As a first step towards the development of a Sports, Exercise, Medicine and Lifestyle Research Institute at the University of Pretoria (UP), the Faculty of Health Sciences has appointed Prof Martin Schwellnus as head of the new Institute. This development is one of four strategic objectives that the University will be pursuing over the next five to ten years.
UP already houses one of the most productive and successful postgraduate training programmes in Sports and Exercise Medicine in South Africa offering postgraduate training in sports medicine, biokinetics, exercise science, physiotherapy, nutrition and sports psychology. The University is also home to the nationally acclaimed High Performance Centre (hpc) for elite athletes, which is situated on the LC de Villiers Sports Grounds in Hatfield, Pretoria. The hpc has consistently produced top South African athletes, some of whom have earned medals at the recent Commonwealth Games and also at the 2012 Olympic Games.
Prof Schwellnus is a renowned physician in the field of sports and exercise medicine and is credited with the establishment of the first postgraduate training programme in Sports Medicine in South Africa, which was established at the University of Cape Town in 1989. Over the past 25 years, Prof Schwellnus has had a very active career in clinical service, teaching and research, for which he received international recognition. He is a former president of the South African Sports Medicine Association (SASMA), a former vice-president of the International Sports Medicine Federation (FIMS), and has served in the international Olympic Committee (IOC) Medical and Science Group for 14 years. For the past six years, Prof Schwellnus also served as the director of one of only four IOC-accredited international research centres. He has published more than 100 peer-reviewed articles in accredited international scientific medical journals and has supervised numerous master’s and PhD students. He is a dedicated clinician who provides clinical care to athletes and patients with chronic lifestyle-related diseases through a comprehensive lifestyle intervention programme. An avid supporter of a healthy lifestyle (including regular exercise) for young and old, he is a recreational trail runner, mountain biker and golfer.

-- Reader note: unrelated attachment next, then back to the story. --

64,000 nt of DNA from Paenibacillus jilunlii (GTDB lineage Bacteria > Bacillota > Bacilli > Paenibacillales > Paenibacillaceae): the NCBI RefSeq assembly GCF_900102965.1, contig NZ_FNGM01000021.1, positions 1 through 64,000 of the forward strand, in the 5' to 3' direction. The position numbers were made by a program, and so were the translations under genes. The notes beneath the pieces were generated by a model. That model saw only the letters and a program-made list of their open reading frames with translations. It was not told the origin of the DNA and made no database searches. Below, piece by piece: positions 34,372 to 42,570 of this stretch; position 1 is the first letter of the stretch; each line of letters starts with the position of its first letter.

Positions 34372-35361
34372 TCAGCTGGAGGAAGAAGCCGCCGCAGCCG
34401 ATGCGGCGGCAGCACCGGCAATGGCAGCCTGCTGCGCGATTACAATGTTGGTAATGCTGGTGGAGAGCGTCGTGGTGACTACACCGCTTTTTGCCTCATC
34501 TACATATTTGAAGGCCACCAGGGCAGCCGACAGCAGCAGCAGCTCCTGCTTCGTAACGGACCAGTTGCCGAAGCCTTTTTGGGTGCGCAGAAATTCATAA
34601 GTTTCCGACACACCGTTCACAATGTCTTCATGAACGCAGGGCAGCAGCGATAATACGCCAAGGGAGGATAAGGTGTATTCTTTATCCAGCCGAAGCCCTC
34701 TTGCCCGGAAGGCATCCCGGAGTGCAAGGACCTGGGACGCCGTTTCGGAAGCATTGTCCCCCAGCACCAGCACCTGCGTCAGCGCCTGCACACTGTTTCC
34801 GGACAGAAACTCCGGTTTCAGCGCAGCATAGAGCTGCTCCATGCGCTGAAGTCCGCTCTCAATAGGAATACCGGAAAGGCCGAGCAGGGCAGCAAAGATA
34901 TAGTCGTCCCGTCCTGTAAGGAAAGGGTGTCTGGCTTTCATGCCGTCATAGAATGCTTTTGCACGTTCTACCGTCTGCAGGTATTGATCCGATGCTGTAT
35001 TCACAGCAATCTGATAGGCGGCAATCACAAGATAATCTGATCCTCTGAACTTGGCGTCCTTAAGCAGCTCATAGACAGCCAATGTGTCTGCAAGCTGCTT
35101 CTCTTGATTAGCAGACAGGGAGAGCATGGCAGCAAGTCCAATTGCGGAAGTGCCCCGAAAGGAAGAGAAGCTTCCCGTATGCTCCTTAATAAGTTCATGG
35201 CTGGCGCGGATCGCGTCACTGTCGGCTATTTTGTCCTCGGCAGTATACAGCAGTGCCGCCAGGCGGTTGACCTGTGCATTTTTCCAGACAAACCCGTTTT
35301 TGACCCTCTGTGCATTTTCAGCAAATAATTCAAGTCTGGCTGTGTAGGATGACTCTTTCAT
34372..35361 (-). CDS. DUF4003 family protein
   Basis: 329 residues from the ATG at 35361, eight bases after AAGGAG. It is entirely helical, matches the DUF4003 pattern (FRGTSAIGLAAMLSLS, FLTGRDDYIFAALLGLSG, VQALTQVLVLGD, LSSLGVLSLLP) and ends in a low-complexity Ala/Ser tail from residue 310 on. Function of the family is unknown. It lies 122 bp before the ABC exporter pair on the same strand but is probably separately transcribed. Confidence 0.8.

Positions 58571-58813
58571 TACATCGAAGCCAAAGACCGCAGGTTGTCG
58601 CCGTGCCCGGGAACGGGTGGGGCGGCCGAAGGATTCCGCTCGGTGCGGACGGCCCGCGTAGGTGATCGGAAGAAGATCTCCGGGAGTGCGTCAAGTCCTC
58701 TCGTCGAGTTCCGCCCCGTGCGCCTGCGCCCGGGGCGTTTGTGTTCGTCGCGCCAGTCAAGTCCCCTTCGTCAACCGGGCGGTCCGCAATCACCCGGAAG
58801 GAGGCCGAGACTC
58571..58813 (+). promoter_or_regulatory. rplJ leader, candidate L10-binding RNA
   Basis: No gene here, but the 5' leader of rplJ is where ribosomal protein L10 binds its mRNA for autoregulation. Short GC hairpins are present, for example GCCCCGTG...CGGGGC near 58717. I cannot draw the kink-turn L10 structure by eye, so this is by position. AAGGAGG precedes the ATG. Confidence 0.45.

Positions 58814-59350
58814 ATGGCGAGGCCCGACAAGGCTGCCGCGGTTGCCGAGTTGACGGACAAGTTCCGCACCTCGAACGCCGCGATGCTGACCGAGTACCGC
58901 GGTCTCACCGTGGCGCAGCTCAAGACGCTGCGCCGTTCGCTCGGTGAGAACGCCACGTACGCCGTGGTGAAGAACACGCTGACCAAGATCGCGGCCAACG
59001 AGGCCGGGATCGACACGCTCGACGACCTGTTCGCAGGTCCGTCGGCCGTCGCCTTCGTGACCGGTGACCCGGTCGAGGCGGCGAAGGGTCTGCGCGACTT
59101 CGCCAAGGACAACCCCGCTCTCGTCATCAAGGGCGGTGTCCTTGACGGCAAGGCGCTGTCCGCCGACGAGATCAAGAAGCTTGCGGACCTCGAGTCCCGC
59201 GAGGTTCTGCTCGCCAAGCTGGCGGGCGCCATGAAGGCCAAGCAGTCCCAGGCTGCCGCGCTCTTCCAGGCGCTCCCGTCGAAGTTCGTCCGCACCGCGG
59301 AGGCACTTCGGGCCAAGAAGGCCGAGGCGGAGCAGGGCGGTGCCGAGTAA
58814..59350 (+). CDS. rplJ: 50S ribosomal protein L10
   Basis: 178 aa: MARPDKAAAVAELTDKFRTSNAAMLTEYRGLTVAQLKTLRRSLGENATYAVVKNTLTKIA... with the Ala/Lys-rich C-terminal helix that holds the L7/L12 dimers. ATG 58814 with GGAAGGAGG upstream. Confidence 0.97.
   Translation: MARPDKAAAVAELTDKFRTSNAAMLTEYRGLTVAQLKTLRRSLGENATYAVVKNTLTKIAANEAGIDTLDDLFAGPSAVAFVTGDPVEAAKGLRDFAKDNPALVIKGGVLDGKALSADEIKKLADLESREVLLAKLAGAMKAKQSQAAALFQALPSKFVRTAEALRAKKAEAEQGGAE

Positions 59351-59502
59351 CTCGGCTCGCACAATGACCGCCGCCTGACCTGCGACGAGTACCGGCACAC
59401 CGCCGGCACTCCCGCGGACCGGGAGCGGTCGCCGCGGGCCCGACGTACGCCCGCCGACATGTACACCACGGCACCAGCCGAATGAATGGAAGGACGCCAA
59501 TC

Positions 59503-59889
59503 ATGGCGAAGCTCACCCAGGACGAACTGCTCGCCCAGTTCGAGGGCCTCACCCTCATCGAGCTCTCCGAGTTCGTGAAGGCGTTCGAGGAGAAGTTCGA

Prof Schwellnus will take up his position at UP early in 2015. He has indicated that some of his main objectives for the Institute will be to develop multidisciplinary research programmes, to provide excellent teaching opportunities for students, and to deliver a top-quality clinical service to both athletes and the general public.
‘With the full support of the leadership at the University of Pretoria, I am very excited to start working with a highly competent, enthusiastic and supportive multidisciplinary team of colleagues. We look forward to building this new Institute into an internationally recognised flagship facility,’ said Prof Schwellnus.